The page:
MySpace stripped of myspace.co.uk domain victory
Nominet elections feel the hand of Rupert Murdoch
UPDATED An independent appeals panel has overturned a heavily-criticised decision to hand control of the myspace.co.uk domain to Rupert Murdoch's Fox Interactive Media.
Nominet's Dispute Resolution Service (DRS), had ruled in favour of MySpace in January, despite the domain having been registered by a small British ISP six years before the US social network was founded.
Barring any possible further High Court action by MySpace accusing TWS of "passing off", the judgement, released on Thursday last week and passed to The Register today, means control of the address remains with Stockport's Total Web Solutions (TWS).
TWS managing director Paul Fallon said: "We refused to be bullied by one of the largest media organisations in the world. This has been a very stressful case for a legitimate medium sized ISP to have to take on – but we had to defend our reputation and to stand up for what was right."
A MySpace representative did not return a call requesting comment.
TWS originally registered myspace.co.uk in August 1997 to provide its clients with a cheap and easy-to-use homepage and email address in the early days of the web. It also registered bigspace.co.uk for the same purpose. 18 TWS customers still use @myspace.co.uk email addresses.
As domains and web design became cheaper, the services became redundant, and the domain was "parked" in or before July 2004 with Sedo, a company that targets advertising links on unused domains. The following year, with the explosion of popularity of social networking, and MySpace in particular, the Sedo algorithm began serving TWS' domain with ads for services such as "MySpace Friend Adder".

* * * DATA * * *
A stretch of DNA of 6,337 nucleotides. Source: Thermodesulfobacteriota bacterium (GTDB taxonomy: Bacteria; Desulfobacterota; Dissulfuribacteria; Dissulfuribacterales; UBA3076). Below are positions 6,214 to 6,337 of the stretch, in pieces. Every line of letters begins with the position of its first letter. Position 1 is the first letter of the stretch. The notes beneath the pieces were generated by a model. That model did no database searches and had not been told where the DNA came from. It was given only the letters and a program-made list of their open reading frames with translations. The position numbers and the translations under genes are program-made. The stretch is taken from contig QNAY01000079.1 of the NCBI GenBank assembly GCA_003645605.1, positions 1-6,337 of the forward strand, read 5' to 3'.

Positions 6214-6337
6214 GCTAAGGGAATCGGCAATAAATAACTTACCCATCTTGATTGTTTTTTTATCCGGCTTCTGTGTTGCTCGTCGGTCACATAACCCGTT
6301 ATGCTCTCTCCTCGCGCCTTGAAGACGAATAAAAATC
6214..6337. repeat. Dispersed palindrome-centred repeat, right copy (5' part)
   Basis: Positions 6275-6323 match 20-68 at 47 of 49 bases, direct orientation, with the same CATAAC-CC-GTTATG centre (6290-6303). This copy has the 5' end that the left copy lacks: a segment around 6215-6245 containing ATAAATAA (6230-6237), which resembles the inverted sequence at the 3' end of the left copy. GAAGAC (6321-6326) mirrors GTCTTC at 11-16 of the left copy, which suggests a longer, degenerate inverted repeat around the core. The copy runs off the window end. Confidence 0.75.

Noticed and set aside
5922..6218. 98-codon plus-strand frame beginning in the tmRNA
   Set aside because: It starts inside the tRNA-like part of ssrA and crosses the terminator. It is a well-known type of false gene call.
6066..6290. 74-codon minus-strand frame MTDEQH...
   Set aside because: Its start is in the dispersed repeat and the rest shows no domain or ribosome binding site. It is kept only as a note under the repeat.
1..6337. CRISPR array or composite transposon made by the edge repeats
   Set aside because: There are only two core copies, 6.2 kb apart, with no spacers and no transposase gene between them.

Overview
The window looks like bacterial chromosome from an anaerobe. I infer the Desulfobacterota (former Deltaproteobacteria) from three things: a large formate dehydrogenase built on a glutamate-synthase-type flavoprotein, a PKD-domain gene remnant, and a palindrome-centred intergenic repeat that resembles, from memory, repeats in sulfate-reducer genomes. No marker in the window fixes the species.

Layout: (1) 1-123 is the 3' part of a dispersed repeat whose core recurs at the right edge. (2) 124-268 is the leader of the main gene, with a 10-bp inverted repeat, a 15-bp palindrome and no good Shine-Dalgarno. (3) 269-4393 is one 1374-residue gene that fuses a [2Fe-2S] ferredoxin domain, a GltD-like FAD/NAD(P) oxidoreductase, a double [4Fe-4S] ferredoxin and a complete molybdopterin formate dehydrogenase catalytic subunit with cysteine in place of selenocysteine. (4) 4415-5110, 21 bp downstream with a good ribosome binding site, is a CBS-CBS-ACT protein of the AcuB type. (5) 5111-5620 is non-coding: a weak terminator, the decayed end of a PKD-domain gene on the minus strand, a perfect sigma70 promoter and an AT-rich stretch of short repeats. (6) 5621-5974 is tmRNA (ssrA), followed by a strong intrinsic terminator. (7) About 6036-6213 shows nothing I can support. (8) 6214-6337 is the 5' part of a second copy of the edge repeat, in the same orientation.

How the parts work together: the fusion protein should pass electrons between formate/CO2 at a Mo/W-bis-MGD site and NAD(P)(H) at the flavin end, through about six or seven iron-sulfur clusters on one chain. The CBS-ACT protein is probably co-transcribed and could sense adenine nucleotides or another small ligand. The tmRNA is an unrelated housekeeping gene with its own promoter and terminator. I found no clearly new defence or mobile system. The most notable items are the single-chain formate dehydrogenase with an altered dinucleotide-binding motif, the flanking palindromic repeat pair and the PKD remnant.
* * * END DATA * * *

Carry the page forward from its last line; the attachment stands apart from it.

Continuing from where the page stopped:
The panel rejected MySpace's claim that it had rights to the domain because it is wholly descriptive of its business. The appeal then turned on two key issues to determine whether TWS' registration and use of myspace.co.uk was "abusive".
Firstly, when was the use switched to ads based on the MySpace name? The Murdoch lawyers argued that TWS had begun exploiting it when Fox acquired the site for $580m in a blaze of publicity in July 2005. The panel said it had "grave suspicions" this may have been the case, but it "simply has no way of knowing", and "cannot do other than resolve this uncertainty in favour of the Respondent [TWS]".
Read on for the politics behind the battle...
@AC - Damned if you do ........
Only microsoft customers would be confused by mikerowesoft. lol.
Damned if you do ........
From a ye olde reg article - http://www.theregister.co.uk/2004/01/19/microsoft_lawyers_threaten_mike_rowe/
“They responded to this email by offering to give me all of my out-of-pocket expenses in return for the domain name. This came out to be $10; the amount I paid for the domain. This made me feel insulted. I had spent a lot of time building up my site and I had only been offered $10 for my work. I responded by asking for $10,000, which I regret doing now, for my work and domain name.”
As he now knows, Mike had unwittingly slipped into the classic trap set by companies in order to get hold of domain names - the creation of a “bad faith” use of the domain. By offering to sell the domain for profit (even if sparked by the offer of payment by the other party), according to the bent logic of domain dispute arbitrators, it shows the owner had no legitimate interest in the domain and so it should be handed over.
Microsoft, with its case bolstered, declined and Mike heard no more until 14 January when a 25-page letter and book were Fed-Ex’ed to his house explaining why he would have to hand over the domain, stating he had intended all along to sell the domain for profit and that his domain would confuse Microsoft customers.
@ Go back to trademark law
if I trademark a name "FreakyFridayFantasies" - both with and without spaces - today.
And some company starts marketing a product with the same name - then they are SoL (excrement out of luck). This **should** be no different with domain registrations, First registered - First served, REGARDLESS of what I do with the domain; Porn, ads, nothing, whatever.
To bring this back to the topic at hand - if Myspace (or apple as has been pointed out) failed to register their preferred domain name in the *.co.uk (or any other TLD) it should be that company's problem <end>.
That company then needs to enter negotiations, and pony up the bucks to buy it <end>.